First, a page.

Not far from Buenos Aires you’ll find the open grasslands of the Argentine Pampas. Home of the legendary gaucho (the Argentine cowboy) and the best meat in the world, this is a land waiting to be discovered by the curious traveler. Make a trip from Buenos Aires to San Antonio de Areco and discover the land of the gaucho!
1. About San Antonio de Areco
The Pampas region is full of Argentina Estancias (traditional Argentine ranches) that date back to the days of the arrival of the Spanish. The most popular place to visit Argentina Estancias is traveling from Buenos Aires to San Antonio de Areco, located just 115 km outside of the city. The best way to experience the countryside is to stay at an estancia, or ranch, where you will experience traditional gaucho activities and customs.
San Antonio de Areco is a small town about two hours away from Buenos Aires. This is the perfect place to learn about the culture of the Argentine Pampas, a region that makes up nearly a quarter of Argentina’s land. The quaint town of San Antonio de Areco will make you fall in love with the country life, with its historic estancias, which date back to the early 1800s. Recently, many of these estancias have opened their doors to tourists, making this a perfect stop for Buenos Aires day trips. There are a number of estancias located near San Antonio de Areco, all of which offer different activities for tourists to get a taste of the gaucho culture. It is common for the estancias to offer horseback riding tours of the countryside, and you may also get the chance to try your hand at playing polo.
2. National Sport of Argentina
One of the most unique parts of visiting an estancia is the chance to see the national sport of Argentina. While many believe that football is the country’s national sport, it is actually a gaucho game called Pato. This sport is played on horseback with four members on each team. Players fight for possession of a baseball-sized ball with six handles, and the game is won by scoring goals through two netted rings at either side of the field, one for each team. Pato is described as a mixture between polo and basketball because the rings used for scoring are quite tall. The game is extremely exciting to watch and can be enjoyed without much previous knowledge.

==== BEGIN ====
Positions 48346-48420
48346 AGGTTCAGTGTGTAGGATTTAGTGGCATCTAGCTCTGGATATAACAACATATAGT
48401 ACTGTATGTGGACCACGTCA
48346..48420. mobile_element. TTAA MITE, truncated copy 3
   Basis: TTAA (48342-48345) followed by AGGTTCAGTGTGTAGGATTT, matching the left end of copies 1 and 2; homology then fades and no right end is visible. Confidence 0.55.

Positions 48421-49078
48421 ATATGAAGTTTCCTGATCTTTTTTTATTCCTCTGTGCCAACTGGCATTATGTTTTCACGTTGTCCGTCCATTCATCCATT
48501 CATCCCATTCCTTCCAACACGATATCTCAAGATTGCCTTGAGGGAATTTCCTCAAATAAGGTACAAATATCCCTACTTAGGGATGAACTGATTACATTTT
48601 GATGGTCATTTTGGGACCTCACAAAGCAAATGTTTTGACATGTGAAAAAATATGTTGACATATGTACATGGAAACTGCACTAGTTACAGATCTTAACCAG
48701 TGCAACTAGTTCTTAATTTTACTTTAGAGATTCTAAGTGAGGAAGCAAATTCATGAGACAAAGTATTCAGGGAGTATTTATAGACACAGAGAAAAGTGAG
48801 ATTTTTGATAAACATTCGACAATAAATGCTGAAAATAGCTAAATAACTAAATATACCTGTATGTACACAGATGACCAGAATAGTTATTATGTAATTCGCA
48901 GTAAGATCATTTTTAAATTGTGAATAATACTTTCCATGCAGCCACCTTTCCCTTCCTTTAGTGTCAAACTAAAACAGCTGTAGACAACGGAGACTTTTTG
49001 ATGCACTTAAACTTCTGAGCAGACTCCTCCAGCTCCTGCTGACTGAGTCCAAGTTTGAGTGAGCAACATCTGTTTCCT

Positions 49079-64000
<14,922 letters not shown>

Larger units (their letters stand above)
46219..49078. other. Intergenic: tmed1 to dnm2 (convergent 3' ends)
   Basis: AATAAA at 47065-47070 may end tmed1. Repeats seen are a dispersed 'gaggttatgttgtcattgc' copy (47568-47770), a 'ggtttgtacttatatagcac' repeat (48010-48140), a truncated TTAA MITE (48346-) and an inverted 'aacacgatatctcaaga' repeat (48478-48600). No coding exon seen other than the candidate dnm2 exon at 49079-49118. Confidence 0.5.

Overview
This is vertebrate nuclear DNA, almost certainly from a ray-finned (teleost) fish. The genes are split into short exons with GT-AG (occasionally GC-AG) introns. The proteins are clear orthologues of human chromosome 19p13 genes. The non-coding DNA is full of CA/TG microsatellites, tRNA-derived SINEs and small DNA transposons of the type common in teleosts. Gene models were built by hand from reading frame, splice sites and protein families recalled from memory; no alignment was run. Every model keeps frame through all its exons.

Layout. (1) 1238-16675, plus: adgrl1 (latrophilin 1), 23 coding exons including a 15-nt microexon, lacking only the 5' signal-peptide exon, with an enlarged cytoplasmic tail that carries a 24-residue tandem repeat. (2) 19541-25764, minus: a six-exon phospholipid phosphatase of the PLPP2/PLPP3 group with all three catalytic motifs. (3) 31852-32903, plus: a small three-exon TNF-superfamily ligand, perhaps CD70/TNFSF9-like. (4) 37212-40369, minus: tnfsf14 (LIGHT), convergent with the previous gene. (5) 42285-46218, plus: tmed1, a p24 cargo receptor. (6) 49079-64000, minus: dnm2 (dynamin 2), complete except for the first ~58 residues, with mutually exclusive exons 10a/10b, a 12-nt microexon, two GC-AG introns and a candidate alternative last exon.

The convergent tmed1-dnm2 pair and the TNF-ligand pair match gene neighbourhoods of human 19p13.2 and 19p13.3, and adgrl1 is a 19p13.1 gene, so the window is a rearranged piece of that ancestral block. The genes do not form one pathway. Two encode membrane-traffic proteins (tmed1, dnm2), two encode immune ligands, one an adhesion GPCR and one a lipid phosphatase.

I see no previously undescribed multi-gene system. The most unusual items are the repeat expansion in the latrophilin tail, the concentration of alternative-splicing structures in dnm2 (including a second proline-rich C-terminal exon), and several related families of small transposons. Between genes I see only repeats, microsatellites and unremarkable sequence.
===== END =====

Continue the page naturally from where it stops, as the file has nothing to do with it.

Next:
3. Typical Argentine Food
After all the horseback activities are done, it’s time to enjoy a savory meal. Empanadas and fresh chorizo are served as appetizers before the main course, which is a traditional Argentine asado. The asado consists of Argentine beef and chorizo, which is salted and cooked over an open fire for hours. (Vegetarians, fear not! The kitchen staff is always friendly and happy to prepare a meat-free meal.) Lunch may also include chicken, steamy potatoes, and desserts such as delicious dulce de leche and chocolate crepe.
4. Typical Argentine Dance
After lunch, you will be treated to a folklore dance show. While tango may be the most popular dance in the city of Buenos Aires, folklore is the traditional dance of the Argentine countryside. It´s simple, you just need to go from Buenos Aires to San Antonio de Areco, and enjoy this romantic dance style, in which the man’s goal is to seduce the woman with his eyes.
5. Typical Argentine Drink
As the day on the estancia comes to a close, it is customary to share a drink of mate with the gauchos. Mate is a traditional Argentine herbal tea. It is traditionally enjoyed without sugar, but sugar can be added as the natural taste is extremely bitter. If you like the taste, make sure not to say “gracias” because, in mate culture, “gracias” means you are finished drinking.